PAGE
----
22 General Anesthesia I Flashcards Preview

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Flashcards in 22 General Anesthesia I Deck (36):
1

What is general anesthesia?

A pharmacologically-induced state of unconsciousness, amnesia, relaxation of skeletal muscles (immobility), and reduction in autonomic responses

2

What is amnesia?

Lack of recall

3

What is unconsciousness (hypnosis)?

Impaired perception and response to stimuli

4

What is analgesia?

The absence of pain sensation without loss of consciousness

5

What is premedication?

Sedation/anxiolysis before induction

6

What is induction?

Initiation of unconsciousness

7

What is maintenance?

The period during surgery

8

What is emergence?

Regaining consciousness

9

What is recovery?

Stabilization

10

What are the uses of volatile anesthetics?

Used for maintenance of anesthesia and for induction in some cases

11

What effects do volatile anesthetics produce (analgesia/amnesia/etc)?
Are they safe?

Amnesia
muscle relaxation
suppression of hemodynamic responses to surgical stimulus
Yes, safe

12

What are the 6 necessary characteristics of volatile anesthetics?

Absence of flammability
vaporized at ambient temperature
potent (low inspired percentage required)
low solubility in blood
minimal tissue metabolism
produce skeletal muscle relaxation

13

In what drug class will some drugs have these additional good characteristics?
suppress activation of sympathetic NS
non irritating to airway
low level of myocardial depression
absence of hepatic and renal toxicity

volatile anesthetics

14

What is partial pressure?
What is the significance for a volatile anesthetic?

PP of a gas is expressed as a percent of all gases in a given volume
It is used to measure dosage

15

Where is partial pressure of a volatile anesthetic measured? What is that measurement estimating

It is measured in the alveoli, which is estimating the level in the brain

16

What does MAC stand for?
What is its significance?

MAC = minimum alveolar concentration
1 MAC = concentration of inhaled anesthetic that prevents skeletal muscle movements in response to a noxious stimulus in 50% of patients
It is a relative measure of depth of anesthesia and can be used to compare inhaled anesthetics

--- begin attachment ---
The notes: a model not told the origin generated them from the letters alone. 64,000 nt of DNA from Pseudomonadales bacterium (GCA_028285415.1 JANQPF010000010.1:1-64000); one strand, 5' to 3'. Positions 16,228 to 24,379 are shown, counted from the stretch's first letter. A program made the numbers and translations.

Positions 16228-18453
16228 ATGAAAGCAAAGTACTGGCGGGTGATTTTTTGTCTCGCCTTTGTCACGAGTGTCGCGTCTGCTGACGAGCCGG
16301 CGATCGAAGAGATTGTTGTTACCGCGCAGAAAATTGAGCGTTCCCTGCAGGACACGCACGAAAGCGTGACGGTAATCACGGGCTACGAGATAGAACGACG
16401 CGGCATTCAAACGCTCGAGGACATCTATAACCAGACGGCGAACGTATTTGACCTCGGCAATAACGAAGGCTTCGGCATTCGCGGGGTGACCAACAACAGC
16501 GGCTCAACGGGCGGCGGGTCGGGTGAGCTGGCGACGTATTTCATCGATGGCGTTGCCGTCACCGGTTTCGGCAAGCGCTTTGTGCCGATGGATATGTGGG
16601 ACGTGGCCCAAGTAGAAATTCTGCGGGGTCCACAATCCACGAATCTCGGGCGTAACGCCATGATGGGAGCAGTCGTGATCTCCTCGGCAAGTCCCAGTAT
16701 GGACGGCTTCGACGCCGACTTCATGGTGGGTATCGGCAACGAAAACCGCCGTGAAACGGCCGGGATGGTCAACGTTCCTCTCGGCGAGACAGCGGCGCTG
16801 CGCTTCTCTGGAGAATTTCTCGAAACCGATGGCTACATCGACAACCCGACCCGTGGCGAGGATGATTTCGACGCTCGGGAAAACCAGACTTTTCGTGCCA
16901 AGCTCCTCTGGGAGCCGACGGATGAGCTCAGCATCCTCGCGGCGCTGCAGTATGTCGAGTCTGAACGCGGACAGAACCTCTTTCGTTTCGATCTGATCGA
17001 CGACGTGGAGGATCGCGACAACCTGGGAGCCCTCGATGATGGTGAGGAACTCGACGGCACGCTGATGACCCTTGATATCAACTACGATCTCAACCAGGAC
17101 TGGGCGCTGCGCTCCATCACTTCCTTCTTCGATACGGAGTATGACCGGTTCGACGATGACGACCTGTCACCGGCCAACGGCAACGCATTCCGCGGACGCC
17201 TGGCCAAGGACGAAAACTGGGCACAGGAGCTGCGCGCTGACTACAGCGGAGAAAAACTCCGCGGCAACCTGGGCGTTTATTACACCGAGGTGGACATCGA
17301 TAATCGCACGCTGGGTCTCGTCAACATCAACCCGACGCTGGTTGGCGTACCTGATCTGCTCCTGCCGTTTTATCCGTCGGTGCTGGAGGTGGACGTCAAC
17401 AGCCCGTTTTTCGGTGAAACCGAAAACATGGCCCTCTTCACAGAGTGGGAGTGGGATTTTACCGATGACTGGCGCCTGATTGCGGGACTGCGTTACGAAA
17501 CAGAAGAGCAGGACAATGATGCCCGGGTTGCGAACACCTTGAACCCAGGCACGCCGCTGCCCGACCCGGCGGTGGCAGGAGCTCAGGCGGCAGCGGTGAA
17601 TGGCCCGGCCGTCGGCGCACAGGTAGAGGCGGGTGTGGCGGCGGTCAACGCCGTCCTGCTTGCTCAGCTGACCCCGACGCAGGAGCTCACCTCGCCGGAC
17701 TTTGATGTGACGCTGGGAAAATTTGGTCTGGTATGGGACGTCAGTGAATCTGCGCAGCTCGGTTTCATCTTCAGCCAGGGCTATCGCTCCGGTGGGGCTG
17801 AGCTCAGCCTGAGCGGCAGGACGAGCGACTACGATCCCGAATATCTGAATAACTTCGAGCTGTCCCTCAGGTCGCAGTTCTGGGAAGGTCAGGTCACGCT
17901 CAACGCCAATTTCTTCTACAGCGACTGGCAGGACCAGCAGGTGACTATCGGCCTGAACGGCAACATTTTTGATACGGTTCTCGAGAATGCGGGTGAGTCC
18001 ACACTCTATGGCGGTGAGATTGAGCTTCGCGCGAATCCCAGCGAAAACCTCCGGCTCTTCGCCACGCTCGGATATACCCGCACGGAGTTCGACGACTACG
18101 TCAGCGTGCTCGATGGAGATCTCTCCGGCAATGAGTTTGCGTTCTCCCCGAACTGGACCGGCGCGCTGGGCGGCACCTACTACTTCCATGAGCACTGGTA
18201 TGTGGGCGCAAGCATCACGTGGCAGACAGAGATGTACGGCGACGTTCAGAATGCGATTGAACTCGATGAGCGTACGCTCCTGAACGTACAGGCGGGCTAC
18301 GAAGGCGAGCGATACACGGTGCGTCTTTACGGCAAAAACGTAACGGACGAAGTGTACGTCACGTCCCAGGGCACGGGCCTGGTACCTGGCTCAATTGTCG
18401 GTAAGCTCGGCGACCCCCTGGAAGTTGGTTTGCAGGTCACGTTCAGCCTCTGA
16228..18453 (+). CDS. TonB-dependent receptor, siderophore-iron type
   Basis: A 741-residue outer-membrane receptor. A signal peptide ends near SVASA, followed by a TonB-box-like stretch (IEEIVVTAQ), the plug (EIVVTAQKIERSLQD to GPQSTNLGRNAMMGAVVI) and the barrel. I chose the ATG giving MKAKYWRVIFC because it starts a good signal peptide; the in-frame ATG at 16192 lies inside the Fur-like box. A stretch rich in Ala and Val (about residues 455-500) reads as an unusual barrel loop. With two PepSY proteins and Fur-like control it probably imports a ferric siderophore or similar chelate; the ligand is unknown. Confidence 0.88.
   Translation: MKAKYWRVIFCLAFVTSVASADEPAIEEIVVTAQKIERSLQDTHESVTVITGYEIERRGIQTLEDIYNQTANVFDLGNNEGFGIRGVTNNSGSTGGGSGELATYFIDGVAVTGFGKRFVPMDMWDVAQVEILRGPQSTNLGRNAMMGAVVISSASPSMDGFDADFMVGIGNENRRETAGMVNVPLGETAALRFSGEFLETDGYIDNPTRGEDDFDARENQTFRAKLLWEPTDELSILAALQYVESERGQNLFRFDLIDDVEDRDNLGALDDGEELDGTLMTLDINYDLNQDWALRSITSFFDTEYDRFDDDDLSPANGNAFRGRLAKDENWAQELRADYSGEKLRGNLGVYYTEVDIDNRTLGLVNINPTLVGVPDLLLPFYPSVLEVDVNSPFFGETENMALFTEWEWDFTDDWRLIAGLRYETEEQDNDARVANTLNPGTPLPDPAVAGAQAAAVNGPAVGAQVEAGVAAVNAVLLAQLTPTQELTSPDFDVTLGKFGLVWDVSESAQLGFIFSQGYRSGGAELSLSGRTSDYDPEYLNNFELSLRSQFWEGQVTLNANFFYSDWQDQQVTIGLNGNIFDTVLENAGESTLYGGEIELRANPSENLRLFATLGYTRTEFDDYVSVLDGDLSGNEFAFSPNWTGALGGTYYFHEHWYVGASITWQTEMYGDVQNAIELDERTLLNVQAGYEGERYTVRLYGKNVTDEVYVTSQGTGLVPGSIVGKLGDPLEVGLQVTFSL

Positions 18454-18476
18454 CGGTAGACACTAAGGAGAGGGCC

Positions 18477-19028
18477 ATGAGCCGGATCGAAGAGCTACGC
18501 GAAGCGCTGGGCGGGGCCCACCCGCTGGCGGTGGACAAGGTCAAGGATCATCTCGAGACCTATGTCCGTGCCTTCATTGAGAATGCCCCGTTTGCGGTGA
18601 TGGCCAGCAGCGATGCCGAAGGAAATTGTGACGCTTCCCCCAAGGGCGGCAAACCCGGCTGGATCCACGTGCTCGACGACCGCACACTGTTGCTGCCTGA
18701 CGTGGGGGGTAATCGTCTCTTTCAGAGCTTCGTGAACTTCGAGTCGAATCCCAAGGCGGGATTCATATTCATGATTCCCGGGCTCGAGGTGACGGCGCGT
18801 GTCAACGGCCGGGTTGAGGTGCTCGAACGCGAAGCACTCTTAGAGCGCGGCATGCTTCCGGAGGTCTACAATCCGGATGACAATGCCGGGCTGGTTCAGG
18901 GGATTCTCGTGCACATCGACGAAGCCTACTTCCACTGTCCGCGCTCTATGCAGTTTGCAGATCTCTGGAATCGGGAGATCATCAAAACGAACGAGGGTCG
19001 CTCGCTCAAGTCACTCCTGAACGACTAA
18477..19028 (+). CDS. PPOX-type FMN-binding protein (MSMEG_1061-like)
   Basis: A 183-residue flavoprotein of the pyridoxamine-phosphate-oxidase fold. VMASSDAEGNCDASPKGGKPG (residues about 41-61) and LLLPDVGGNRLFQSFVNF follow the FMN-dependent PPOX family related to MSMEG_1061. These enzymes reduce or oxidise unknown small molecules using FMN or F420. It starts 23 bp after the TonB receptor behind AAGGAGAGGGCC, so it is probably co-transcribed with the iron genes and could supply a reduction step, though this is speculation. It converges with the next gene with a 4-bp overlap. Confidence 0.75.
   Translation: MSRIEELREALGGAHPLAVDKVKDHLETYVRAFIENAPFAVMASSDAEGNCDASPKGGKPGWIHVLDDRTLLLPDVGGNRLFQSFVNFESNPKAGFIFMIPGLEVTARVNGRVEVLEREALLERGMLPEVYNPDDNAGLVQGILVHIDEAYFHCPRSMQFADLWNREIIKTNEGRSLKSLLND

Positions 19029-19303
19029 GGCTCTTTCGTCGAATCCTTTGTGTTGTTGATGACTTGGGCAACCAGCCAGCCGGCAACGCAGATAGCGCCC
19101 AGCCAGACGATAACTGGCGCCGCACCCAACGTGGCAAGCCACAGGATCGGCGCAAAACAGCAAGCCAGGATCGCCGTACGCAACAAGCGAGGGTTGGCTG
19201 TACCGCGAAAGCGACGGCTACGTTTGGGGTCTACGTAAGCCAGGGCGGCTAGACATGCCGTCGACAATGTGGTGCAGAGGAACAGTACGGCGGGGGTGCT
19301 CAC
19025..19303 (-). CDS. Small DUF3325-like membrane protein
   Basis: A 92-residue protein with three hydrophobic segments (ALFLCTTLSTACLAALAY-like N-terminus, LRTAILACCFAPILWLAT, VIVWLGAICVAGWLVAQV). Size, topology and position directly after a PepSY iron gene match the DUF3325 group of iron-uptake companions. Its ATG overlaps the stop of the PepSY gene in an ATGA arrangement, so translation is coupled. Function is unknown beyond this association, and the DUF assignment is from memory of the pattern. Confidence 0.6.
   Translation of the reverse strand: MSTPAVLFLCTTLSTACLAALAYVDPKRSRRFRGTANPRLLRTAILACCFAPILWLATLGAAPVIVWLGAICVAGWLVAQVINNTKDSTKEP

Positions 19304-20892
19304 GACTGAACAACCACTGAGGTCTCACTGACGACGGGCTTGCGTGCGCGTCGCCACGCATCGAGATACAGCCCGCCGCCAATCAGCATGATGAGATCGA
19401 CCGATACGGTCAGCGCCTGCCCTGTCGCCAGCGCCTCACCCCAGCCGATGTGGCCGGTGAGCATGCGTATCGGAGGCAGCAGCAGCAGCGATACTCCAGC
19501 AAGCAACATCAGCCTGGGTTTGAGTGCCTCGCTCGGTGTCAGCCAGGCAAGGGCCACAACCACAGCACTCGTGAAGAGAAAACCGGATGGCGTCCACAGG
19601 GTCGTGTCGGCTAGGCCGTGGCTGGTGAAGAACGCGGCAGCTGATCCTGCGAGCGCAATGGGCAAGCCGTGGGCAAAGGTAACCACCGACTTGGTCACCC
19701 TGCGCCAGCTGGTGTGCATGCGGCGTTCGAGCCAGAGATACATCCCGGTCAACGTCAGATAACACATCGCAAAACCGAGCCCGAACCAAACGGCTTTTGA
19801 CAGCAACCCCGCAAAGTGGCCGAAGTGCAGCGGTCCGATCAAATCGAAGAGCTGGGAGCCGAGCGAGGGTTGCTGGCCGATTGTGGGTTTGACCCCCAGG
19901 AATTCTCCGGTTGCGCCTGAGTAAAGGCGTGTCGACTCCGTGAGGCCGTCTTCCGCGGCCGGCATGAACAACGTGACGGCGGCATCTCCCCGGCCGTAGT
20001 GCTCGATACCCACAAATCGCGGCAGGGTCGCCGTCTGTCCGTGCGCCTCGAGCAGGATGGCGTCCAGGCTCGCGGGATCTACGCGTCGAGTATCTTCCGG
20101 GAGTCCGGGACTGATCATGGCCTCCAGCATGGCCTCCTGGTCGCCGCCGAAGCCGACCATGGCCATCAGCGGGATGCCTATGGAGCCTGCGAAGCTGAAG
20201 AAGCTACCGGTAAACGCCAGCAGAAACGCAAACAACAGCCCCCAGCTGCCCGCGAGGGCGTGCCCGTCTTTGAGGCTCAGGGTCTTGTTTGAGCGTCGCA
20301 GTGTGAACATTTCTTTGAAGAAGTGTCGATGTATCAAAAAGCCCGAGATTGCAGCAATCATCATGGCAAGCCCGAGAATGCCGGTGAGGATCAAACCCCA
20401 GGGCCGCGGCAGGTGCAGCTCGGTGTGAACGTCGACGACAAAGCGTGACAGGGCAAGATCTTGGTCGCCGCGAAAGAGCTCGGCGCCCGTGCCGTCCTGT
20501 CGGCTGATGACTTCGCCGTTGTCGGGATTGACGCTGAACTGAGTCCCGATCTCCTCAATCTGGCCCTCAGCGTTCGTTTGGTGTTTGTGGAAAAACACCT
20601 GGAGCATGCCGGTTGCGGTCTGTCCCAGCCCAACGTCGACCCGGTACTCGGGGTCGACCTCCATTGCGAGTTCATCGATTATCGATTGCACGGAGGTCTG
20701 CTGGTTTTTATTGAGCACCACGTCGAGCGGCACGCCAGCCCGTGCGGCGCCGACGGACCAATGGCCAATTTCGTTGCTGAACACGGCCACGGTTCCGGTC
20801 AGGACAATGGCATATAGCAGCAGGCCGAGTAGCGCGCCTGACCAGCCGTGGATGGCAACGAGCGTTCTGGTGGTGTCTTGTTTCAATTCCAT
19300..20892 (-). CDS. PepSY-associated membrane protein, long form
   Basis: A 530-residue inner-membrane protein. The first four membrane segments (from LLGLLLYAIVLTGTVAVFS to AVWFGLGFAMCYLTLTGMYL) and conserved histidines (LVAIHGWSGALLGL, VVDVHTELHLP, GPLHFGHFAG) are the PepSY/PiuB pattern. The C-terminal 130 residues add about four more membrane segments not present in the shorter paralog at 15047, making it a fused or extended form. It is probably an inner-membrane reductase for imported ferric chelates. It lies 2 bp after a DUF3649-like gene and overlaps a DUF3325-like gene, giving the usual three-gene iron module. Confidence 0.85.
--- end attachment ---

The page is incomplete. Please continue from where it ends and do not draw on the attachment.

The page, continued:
Useful index of potency

17

What is the significance of ~1.3MAC?

It prevents skeletal muscle movement in nearly all patients during surgery

18

How does the potency of NO compare to other inhaled anesthetics (-fluranes)?
Approximately what is its MAC?

Nitrous oxide is drastically less potent.
Its MAC is ~100 (105-110)

19

Which -flurane has the lowest MAC?
Desflurane
Isoflurane
Sevoflurane

Isoflurane - MAC=1.15

20

Which -flurane has the highest MAC?
Desflurane
Isoflurane
Sevoflurane

Desflurane - MAC=7.25

21

How does the solubility of volatile anesthetics change its affects?
Which is more preferable for a short surgery? High or low solubility?

Solubility is critical for the onset and elimination
High solubility = slow onset and offset
Low solubility = fast onset and offset
Low solubility more preferable for short surgery

22

How does solubility affect the partial pressure of an anesthetic gas in the blood? Why is this significant?

Anesthetic gases dissolved into the blood result in a decreased partial pressure in the blood. The partial pressure of the anesthetic gas in the brain produces general anesthesia
Anesthetic solubility = blood:gas partition coefficient

23

T/F
A high solubility means a greater blood gas partition coefficient

True
Anesthetic solubility = blood:gas partition coefficient

24

T/F
A high blood:gas partition coefficient means a greater effect on the brain than a low blood:gas partition coefficient.

False
High blood:gas partition coefficient -> high solubility -> lower concentration of gas having effect in brain

25

Which -flurane has the highest blood-gas partition coefficient?
Desflurane
Isoflurane
Sevoflurane

Isoflurane - 1.4

26

Which -flurane has the lowest blood-gas partition coefficient?
Desflurane
Isoflurane
Sevoflurane

Desflurane - 0.42

27

Which -flurane does NO have the closest blood-gas partition coefficient to?

Desflurane - 0.42
NO - 0.46

28

How is nitrous oxide often used because of its very high MAC?

as an adjunct to the potent volatile anesthetic agents

29

What receptors do volatile anesthetics affect? Do they primarily affect CNS or PNS?

Facilitate inhibitory neurotransmission at GABA and glycine receptors. Reduce excitatory glutamate transmission
CNS

30

How can the EEG be used with anesthesia?

It approximates anesthetic depth

31

Drugs strongly affecting what CNS receptors are used for anesthesia?

GABA and glutamate receptors

32

Drugs affecting what receptors have an effect on the properties of the administered anesthesia?

NE, ACh, and Hist
MAC sparing

33

What are general side effects/complications of volatile anesthetics?

Side effects:
Respiratory depressants
Decrease arterial blood pressure (decrease HR, CO, and systemic vascular resistance) - good for tachycardia during surgery but problem with hemorrhage hypotension)
Complications:
Malignant hyperthermia

34

What is malignant hyperthermia?

In susceptible individuals, anesthetics trigger increases in skeletal muscle metabolism, which overwhelms the body's capacity to supply O2, remove CO2, and regulate body temp

35

What drugs can cause malignant hyperthermia?

Volatile anesthetics and succinylcholine

36

What drug treats malignant hyperthermia?

Dantrolene